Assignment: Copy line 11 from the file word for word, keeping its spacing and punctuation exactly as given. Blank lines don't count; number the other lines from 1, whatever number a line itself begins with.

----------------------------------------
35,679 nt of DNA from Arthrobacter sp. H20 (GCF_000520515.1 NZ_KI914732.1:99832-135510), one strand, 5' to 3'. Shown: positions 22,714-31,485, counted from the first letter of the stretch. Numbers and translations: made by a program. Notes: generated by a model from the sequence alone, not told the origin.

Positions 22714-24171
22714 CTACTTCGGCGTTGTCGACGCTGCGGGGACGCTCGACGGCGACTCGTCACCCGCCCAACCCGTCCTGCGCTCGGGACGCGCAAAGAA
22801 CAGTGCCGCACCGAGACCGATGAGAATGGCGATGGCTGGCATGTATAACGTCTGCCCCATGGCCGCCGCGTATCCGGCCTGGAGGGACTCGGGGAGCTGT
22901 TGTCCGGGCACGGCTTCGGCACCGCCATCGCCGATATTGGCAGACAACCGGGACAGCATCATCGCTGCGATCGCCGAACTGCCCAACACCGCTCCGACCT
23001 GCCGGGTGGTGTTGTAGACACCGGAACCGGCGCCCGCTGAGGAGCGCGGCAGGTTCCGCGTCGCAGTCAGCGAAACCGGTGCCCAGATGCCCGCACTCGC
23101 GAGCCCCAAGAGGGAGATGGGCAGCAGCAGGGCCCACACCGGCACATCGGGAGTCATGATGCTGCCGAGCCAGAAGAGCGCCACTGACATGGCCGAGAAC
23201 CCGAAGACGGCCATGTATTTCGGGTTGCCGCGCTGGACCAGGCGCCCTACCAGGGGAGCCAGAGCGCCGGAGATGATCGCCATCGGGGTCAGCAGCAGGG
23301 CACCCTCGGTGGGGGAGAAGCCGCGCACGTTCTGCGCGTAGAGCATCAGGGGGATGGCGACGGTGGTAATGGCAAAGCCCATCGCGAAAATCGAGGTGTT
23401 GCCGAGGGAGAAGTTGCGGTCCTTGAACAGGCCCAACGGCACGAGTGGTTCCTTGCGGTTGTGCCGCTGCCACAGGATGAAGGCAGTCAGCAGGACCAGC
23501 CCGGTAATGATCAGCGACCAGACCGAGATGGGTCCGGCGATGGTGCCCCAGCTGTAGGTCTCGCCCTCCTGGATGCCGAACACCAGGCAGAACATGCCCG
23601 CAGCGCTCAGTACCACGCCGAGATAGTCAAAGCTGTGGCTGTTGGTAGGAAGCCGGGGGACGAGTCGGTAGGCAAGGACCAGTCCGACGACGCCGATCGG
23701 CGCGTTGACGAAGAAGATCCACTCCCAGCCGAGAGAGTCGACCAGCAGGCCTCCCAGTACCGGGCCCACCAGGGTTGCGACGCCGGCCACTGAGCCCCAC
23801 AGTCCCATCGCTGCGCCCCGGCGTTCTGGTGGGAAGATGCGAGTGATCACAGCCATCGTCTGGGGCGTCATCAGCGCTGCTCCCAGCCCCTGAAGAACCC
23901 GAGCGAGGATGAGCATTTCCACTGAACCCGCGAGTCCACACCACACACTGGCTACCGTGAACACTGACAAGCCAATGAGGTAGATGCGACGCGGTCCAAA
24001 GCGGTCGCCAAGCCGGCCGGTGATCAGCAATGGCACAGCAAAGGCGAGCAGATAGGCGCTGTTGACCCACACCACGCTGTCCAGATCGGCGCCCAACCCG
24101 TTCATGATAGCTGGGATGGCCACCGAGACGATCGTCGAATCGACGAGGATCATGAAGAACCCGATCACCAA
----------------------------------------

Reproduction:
23501 CCGGTAATGATCAGCGACCAGACCGAGATGGGTCCGGCGATGGTGCCCCAGCTGTAGGTCTCGCCCTCCTGGATGCCGAACACCAGGCAGAACATGCCCG